It is 3 am and you are about to see a 38 year old female patient brought in by paramedics with complaints of dyspnoea. Her vital signs are bit concerning; she is tachypnoeic with a respiratory rate of 30 and her O2 sats are 90 % in room air. As you begin talking to her, she says she wants to go home. You convince her to get a chest x-ray and she reluctantly agrees. Here is the PA chest x-ray. What can you see ?
[peekaboo_link name=”Answer”]Answer[/peekaboo_link] [peekaboo_content name=”Answer”]
The chest x-ray shows left lower lobe collapse which gives rise to the double left heart border or the sail sign.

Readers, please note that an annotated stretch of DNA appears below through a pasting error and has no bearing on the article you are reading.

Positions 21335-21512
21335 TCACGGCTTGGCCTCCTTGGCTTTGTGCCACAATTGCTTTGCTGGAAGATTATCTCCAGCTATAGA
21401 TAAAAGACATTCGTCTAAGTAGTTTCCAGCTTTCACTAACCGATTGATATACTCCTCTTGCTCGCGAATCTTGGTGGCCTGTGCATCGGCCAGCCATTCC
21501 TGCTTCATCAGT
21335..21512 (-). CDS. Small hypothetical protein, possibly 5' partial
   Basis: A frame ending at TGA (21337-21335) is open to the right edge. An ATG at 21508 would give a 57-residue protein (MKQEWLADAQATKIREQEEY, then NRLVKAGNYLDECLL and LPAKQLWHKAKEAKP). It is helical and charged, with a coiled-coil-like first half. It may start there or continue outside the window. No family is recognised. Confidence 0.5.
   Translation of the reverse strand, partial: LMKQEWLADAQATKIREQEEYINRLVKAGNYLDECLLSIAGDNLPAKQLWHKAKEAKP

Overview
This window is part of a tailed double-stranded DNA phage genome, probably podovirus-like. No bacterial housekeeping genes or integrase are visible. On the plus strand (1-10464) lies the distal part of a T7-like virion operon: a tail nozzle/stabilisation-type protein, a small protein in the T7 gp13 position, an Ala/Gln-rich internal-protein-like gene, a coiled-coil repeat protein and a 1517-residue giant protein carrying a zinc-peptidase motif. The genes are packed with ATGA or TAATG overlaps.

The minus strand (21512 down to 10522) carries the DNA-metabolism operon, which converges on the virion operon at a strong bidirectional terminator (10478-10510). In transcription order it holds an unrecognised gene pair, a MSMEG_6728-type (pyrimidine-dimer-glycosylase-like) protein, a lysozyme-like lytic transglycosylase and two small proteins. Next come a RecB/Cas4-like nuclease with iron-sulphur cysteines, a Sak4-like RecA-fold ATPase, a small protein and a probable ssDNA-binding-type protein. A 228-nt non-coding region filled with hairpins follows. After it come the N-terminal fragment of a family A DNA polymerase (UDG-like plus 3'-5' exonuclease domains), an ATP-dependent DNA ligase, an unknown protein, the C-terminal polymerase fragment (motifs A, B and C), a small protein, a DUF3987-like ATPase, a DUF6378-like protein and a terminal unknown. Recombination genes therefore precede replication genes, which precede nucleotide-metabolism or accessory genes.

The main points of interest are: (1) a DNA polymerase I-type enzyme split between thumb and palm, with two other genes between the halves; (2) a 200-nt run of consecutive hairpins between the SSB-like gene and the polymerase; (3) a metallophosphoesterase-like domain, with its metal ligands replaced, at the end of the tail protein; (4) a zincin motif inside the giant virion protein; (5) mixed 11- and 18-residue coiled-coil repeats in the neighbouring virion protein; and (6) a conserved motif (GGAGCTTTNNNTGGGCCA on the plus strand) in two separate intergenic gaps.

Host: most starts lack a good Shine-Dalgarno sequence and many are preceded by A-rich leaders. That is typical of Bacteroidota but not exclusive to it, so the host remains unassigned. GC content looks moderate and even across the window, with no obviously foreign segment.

- There is a triangular density behind the heart, silhouetting the medial aspect of left diaphragm.
- The second left heart border is due to the edge of the collapsed lower lobe.
- There is volume loss in the left hemithorax with elevation of the left hemidiaphragm and depression of the left main bronchus.
Left lower lobe collapse can be easily missed if careful attention is not paid at the time of interpretation, especially in an underpenetrated film. Unfortunately, I do not have a lateral view for this patient.[/peekaboo_content]